• Equipment that’s not required by your university

There’s one exception to the rule here: room and board DOES count as a qualified education expense for the student loan interest deduction. So it’s possible to deduct from your taxable income interest you paid on a student loan that was used to cover your room and board.

The amount of your annual qualified education expenses can be distributed amongst the deductions and credits you’re taking. Each of the deductions or credits has a maximum limit on how much you can claim. For example, if you paid $15,000 in tuition in 2013, you can only deduct a maximum of $4000 for the tuition and fees deduction. That leaves you with $11,000 to distribute between the other credits and deductions.

The Details

Tuition and Fees Deduction:

  • Used to reduce your total amount of taxable income based on your qualified education expenses.
  • Maximum deduction: $4000
  • Use Form 8917

Student Loan Interest Deduction:

  • Maximum deduction: $2500 (or total amount you paid in student interest if it’s smaller than $2500)
  • Must be enrolled half-time and pursuing a degree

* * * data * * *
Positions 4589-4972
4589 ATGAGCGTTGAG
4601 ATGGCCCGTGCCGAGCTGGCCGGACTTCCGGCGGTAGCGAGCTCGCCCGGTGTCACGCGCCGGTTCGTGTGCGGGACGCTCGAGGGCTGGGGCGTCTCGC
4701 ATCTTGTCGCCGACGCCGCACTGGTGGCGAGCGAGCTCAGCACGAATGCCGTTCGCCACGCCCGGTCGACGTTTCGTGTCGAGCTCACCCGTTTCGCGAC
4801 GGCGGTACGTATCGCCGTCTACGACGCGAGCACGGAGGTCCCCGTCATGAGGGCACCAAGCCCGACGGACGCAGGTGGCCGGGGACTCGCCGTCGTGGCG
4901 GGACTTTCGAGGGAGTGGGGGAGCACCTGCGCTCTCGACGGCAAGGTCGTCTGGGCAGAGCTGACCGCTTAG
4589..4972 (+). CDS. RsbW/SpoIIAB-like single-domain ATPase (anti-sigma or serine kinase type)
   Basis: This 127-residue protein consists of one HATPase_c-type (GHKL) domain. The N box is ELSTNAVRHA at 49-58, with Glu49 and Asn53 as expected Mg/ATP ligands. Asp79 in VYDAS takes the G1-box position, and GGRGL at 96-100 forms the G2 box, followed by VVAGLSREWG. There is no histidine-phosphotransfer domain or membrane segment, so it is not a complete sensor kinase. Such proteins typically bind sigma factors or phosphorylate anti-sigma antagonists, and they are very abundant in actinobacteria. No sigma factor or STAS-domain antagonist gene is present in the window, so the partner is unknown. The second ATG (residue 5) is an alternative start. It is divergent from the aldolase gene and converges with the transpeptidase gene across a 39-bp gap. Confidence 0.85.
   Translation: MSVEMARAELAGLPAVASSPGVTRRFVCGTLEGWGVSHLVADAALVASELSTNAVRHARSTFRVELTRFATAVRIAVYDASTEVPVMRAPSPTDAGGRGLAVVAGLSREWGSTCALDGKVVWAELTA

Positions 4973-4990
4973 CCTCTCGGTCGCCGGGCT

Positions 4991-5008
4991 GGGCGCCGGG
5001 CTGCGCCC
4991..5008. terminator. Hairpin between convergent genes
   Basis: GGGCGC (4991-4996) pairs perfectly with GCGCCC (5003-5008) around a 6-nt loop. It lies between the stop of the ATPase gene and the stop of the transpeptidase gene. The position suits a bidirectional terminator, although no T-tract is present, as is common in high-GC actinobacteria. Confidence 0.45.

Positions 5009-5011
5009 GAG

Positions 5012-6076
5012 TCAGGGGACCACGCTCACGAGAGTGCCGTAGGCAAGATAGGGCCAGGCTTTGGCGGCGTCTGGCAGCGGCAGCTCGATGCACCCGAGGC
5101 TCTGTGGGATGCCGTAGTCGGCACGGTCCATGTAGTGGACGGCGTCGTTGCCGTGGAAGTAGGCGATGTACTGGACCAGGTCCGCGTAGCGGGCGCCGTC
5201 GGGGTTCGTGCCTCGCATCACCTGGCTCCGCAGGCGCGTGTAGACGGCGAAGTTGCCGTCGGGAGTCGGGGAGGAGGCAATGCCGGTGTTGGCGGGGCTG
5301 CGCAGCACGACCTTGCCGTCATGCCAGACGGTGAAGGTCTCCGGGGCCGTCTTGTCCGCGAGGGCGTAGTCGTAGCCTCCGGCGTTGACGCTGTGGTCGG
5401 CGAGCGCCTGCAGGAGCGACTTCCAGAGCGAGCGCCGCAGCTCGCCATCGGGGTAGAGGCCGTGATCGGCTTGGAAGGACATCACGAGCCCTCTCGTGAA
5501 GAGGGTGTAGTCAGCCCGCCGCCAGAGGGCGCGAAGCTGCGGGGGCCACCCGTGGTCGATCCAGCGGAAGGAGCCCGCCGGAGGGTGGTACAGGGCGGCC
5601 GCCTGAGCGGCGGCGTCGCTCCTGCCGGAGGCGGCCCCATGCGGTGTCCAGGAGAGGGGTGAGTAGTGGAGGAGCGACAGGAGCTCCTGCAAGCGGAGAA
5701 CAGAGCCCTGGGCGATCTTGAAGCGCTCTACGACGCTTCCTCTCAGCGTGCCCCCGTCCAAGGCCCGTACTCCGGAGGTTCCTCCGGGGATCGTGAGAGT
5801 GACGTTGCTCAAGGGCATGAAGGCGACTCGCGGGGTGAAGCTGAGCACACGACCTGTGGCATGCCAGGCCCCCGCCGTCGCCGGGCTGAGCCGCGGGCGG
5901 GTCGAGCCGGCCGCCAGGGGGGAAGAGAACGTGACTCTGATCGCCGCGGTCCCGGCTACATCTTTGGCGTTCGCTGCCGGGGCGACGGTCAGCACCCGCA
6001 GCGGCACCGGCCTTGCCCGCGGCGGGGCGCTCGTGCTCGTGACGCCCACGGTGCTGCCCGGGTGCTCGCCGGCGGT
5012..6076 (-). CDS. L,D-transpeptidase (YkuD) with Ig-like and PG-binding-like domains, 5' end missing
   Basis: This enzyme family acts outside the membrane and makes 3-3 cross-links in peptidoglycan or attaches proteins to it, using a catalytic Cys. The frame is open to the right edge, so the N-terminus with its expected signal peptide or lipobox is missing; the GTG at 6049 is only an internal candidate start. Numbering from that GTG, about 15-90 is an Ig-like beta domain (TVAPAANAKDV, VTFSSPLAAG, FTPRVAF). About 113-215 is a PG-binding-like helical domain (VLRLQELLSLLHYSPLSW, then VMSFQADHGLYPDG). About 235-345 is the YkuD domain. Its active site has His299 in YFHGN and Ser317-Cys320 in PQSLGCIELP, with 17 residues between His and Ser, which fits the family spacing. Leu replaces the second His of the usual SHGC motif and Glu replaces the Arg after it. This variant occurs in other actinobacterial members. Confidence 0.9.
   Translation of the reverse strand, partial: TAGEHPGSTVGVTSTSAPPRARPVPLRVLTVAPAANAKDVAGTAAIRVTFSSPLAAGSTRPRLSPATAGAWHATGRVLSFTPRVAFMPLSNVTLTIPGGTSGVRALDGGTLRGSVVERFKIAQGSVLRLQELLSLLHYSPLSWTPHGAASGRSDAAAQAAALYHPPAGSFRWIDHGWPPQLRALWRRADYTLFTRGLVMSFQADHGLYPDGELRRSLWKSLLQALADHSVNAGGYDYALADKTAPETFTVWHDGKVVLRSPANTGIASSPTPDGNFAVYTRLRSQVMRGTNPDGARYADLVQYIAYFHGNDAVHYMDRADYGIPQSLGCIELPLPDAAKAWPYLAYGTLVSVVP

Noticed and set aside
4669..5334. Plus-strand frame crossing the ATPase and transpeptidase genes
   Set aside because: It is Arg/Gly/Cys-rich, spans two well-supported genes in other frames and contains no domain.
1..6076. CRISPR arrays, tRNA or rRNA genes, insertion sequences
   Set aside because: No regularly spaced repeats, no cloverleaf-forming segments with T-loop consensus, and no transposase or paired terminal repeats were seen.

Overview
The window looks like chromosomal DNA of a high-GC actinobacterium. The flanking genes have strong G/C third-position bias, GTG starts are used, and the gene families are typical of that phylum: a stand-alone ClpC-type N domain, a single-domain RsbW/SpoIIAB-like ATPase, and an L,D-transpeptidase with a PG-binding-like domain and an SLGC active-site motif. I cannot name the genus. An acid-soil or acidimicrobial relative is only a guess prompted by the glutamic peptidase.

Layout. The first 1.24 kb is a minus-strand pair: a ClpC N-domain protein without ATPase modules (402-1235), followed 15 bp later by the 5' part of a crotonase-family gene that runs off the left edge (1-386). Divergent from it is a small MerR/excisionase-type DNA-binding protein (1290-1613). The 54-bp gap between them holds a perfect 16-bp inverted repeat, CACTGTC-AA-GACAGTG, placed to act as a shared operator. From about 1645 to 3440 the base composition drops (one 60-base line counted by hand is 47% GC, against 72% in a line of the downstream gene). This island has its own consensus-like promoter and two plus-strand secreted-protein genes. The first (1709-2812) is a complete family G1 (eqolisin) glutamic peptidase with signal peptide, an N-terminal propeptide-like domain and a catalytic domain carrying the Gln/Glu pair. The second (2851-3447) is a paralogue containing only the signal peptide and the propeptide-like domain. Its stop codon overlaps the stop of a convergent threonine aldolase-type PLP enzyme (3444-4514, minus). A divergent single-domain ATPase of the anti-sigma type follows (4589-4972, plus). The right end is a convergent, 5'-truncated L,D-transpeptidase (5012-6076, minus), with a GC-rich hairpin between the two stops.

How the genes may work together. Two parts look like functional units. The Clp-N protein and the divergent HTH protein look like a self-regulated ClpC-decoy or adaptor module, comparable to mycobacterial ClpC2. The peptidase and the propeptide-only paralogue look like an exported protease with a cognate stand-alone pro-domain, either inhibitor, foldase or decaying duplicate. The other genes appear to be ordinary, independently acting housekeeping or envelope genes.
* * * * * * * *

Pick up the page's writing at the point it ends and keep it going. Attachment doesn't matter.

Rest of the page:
• Your loan must have been used to pay for qualified education expenses* and cannot be from a relative or from a qualified employer plan
  • Use Form 1098-E

* Remember qualified education expenses for the Student Loan Interest Deduction are a little looser than for the other credits and deductions. Your student loan must have been taken out to cover…

The usual stuff:

  • Tuition and Fees
  • Books, supplies, and equipment


  • Room and board ( the smaller of how much you paid or how much your university designates as the “cost of attendance”)
  • Other necessary expenses (such as transportation to and from school)

American Opportunity Credit (Line 49 of Form 1040):

  • Can only claim for 4 years of postsecondary education
  • Must be pursuing a degree, enrolled at least half time
  • Maximum credit: $2500 per person
  • If you spent at least $4000 in qualified education expenses you can claim the whole $2500 credit (100% of the first $2000 of qualified education expenses and 25% of the next $2000 of qualified education expenses)
  • Use Form 8863
  • Note: You can’t claim the American Opportunity Credit and the Lifetime Learning Credit in the same year.

Lifetime Learning Credit (Line 49 of Form 1040):

  • Available for any number of years of postsecondary education
  • Available for anyone taking courses to gain or improve job skills (no need to be pursuing a degree!)
  • Maximum credit: $2000 per tax return
  • You can claim 20% of the first $10,000 of qualified education expenses
  • Use Form 8863